Bikepacking mixes the adventure of lightweight backcountry camping with the joy of off-road biking. Riders can use everything from dedicated gravel bikes to full-suspension rigs for their explorations. By taking just the bare necessities mounted on their frames the bike frames, most almost all mountain bikes can be used for bike packing.
With a wealth of mountains, rivers and lakes, Fernie's location in the heart of the Canadian Rockies makes it an ideal starting point for a bikepacking expedition. The vast network of purpose-built multi-use trails mixed with miles of backcountry gravel roads provides a world of bikepacking options whether you're looking for a single day gravel outing or a multi-day adventure in the wild.
The City of Fernie is a major stop on many famous national and international trails. The downtown and highway area is close to trails and offers a great opportunity to resupply at the many food stores, refuel for lunch, service or repair your gear, or rest up at the many accommodation options.
BC Trail | 1,199km (745miles)
The BC Trail begins in the Fraiser Valley at Cultus Lake where you'll be following a stretch of the newly establish Great Trail. Riding over decommissioned railway lines, gravel road, forest service roads, and sections of singletrack you'll catch some stunning views as you traverse eastwards along southern British Columbia all the way to Fernie.
The Great Divide | 4,418km (2745 miles)
The famous Great Divide Mountain Bike Route (GDMBR) is an off-pavement biking trail that begins north in the town of Banff, Alberta. Fernie is the next resupply stop before the route continues on to follow the Continental Divide over a distance of 4,418km through British Columbia, Montana, Idaho, Wyoming, Colorado, ending at the Mexican border in Antelope Wells, New Mexico.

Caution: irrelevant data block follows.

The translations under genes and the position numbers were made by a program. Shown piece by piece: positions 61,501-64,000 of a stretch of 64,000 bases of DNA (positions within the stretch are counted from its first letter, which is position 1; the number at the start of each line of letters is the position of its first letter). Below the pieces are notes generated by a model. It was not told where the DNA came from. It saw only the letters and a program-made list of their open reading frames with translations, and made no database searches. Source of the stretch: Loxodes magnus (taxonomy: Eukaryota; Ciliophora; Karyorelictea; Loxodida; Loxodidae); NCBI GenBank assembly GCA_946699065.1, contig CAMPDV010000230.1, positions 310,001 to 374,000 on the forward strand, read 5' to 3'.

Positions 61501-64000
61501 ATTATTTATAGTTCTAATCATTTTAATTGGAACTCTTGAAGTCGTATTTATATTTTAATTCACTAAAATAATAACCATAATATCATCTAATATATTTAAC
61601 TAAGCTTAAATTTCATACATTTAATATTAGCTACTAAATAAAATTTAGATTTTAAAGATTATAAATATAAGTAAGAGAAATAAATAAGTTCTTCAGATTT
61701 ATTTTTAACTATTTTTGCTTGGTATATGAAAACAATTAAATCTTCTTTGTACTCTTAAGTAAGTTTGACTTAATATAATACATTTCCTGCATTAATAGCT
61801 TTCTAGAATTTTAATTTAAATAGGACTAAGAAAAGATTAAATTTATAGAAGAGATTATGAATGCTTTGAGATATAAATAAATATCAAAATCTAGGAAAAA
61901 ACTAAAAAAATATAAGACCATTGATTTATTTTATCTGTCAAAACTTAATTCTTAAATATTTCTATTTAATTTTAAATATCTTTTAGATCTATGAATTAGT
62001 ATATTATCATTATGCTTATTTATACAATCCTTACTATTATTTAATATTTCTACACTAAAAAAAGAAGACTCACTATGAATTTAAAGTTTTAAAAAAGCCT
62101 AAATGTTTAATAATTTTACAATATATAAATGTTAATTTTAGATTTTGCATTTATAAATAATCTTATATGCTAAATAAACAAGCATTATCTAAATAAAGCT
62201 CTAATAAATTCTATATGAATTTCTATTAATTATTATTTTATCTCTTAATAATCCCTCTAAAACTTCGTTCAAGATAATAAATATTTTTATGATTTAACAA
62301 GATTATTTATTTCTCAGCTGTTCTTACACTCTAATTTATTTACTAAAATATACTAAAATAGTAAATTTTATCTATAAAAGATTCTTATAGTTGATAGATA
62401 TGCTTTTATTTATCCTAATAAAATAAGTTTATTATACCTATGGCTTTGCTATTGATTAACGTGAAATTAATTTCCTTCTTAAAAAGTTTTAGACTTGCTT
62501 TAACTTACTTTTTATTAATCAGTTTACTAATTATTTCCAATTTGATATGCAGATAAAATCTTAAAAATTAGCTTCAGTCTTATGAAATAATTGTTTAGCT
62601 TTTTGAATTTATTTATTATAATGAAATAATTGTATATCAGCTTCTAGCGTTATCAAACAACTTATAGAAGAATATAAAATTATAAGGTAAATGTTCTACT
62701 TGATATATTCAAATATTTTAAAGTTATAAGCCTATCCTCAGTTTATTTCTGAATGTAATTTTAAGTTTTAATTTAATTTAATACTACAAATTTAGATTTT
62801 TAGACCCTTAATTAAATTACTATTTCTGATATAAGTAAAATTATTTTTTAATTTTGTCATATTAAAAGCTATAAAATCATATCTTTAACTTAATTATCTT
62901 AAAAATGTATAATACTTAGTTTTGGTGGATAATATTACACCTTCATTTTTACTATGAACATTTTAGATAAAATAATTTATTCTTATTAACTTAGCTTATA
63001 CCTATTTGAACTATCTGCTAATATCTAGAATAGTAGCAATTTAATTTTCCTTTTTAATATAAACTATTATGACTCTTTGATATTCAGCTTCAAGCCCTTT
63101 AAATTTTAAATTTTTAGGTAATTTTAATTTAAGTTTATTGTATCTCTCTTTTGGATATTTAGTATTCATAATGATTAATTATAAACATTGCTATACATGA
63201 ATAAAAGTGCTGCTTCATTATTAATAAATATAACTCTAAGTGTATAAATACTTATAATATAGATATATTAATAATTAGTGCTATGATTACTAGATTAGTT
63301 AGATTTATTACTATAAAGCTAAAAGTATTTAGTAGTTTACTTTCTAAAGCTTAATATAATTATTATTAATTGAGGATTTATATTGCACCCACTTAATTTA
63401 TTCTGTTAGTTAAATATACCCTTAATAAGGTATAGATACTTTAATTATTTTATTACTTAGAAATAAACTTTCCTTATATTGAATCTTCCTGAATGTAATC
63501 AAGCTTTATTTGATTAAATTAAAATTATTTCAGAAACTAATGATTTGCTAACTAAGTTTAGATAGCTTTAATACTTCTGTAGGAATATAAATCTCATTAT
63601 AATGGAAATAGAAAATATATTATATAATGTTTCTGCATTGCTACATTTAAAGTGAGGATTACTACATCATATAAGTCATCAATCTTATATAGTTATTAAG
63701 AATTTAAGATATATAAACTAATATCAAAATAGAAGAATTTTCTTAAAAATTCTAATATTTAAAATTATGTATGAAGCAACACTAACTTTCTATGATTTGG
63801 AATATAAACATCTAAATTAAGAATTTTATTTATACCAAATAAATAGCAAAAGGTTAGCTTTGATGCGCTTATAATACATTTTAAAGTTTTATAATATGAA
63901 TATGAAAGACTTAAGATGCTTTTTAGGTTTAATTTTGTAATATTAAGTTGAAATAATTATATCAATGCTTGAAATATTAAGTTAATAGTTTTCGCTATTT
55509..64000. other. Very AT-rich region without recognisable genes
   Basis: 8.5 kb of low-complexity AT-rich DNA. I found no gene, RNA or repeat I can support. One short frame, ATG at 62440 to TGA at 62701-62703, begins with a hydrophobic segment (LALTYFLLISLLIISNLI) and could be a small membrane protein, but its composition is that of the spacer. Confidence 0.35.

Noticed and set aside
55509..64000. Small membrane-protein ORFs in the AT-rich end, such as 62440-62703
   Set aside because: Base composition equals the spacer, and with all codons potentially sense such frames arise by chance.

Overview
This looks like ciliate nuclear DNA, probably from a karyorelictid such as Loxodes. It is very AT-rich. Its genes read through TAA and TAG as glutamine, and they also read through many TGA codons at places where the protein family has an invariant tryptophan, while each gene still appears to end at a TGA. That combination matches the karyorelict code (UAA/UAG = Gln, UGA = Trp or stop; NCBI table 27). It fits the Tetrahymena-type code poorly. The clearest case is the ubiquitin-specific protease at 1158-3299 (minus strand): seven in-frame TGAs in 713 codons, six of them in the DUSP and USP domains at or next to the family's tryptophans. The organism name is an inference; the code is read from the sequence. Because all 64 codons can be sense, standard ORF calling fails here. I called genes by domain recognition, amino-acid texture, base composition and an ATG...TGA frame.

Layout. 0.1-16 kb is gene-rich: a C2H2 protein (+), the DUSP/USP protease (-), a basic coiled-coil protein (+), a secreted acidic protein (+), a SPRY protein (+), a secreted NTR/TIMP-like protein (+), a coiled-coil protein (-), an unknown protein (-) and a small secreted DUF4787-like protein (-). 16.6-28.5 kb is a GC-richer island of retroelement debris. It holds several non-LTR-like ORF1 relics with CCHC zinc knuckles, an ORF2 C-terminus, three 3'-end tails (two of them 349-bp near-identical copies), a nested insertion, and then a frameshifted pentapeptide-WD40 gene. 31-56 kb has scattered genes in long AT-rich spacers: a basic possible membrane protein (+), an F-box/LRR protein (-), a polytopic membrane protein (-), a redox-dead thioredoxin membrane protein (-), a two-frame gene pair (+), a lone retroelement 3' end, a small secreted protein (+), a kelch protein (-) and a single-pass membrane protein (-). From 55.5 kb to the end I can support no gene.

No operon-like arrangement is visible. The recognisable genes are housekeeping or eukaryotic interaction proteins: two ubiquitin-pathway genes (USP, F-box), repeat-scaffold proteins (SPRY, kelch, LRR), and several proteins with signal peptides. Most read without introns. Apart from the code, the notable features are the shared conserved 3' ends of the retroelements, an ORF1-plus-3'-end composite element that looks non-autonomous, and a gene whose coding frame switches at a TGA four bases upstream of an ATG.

The route famously hosts the annual Tour Divide in June where solo riders tackle the route unsupported often completing the journey within fifteen days.
The Great Trail (TransCanada Trail) | 27,000km (16,777 miles)
Fernie celebrated the opening of the Great Trail on August 26, 2017, connecting the city to thirteen provinces and territories across Canada. The 27,000km of multi-use trail includes a mixture of greenway, roadway, and waterways. Whilst the idea of travelling the whole route will be daunting for many, the options short day and multiday day rides from Fernie are fill with scenic mountain view and stunning nature.
A popular local choice is riding the Great Trail section connecting Fernie to Elko (KM). Beginning in downtown Fernie, the route passes through lush green trees in Fernie's Montane area down to Morrissey. We'd recommend stopping to cool off by the Elk River, or even a short break to explore the Ancient Cottonwood Trails on foot. The trail continues southward alongside the Elk River flanked by the mountains of the Lizard Range and Morrissey Ridge Canadian Rockies.
Be aware the local routes use gravel roads passing through areas of BC wilderness where cellular service will be weak and intermittent, to nonexistent beyond Hartley Lake. Please prepare accordingly with spare parts, supplies, and inform others of your route before heading out.
Hartley Lake | 30km Return (19 miles)
Hartley Lake sits in the valley between the Three Sisters and Mount Hosmer. This is a paved route heading north-east from Fernie via Dicken Road to the start of Hartley Lake Road. From here, it's a steady gravel road climb into the Rockies wilderness. Hartley Lake is BC Recreational site with basic camping amenities.
Sulphur Creek Recreation Site | 54km Return (34 miles)
Heading further up Hartley Lake Road from Hartley Lake you can continue for a further 12km to reach Sulphur Creek Recreation Site. The route is a steady short punchy climb from Hartley Lake heading north before a steady downhill section for the rest of the way.
For those looking for a longer ride still, there is the option to continue onward to Summer Lake...
Summer Lake | 130km Return ( 80miles)
Summer Lake lies north of Fernie beyond the iconic Three Sisters peaks. This ride shares a short section of the famous Great Divide Mountain Bike Route before peeling off and following one of the many tributaries of the Bull River climbing towards the fringe of the Top Of The World Provincial Park. Basic camping facilities are available at the Summer Lake Recreational Site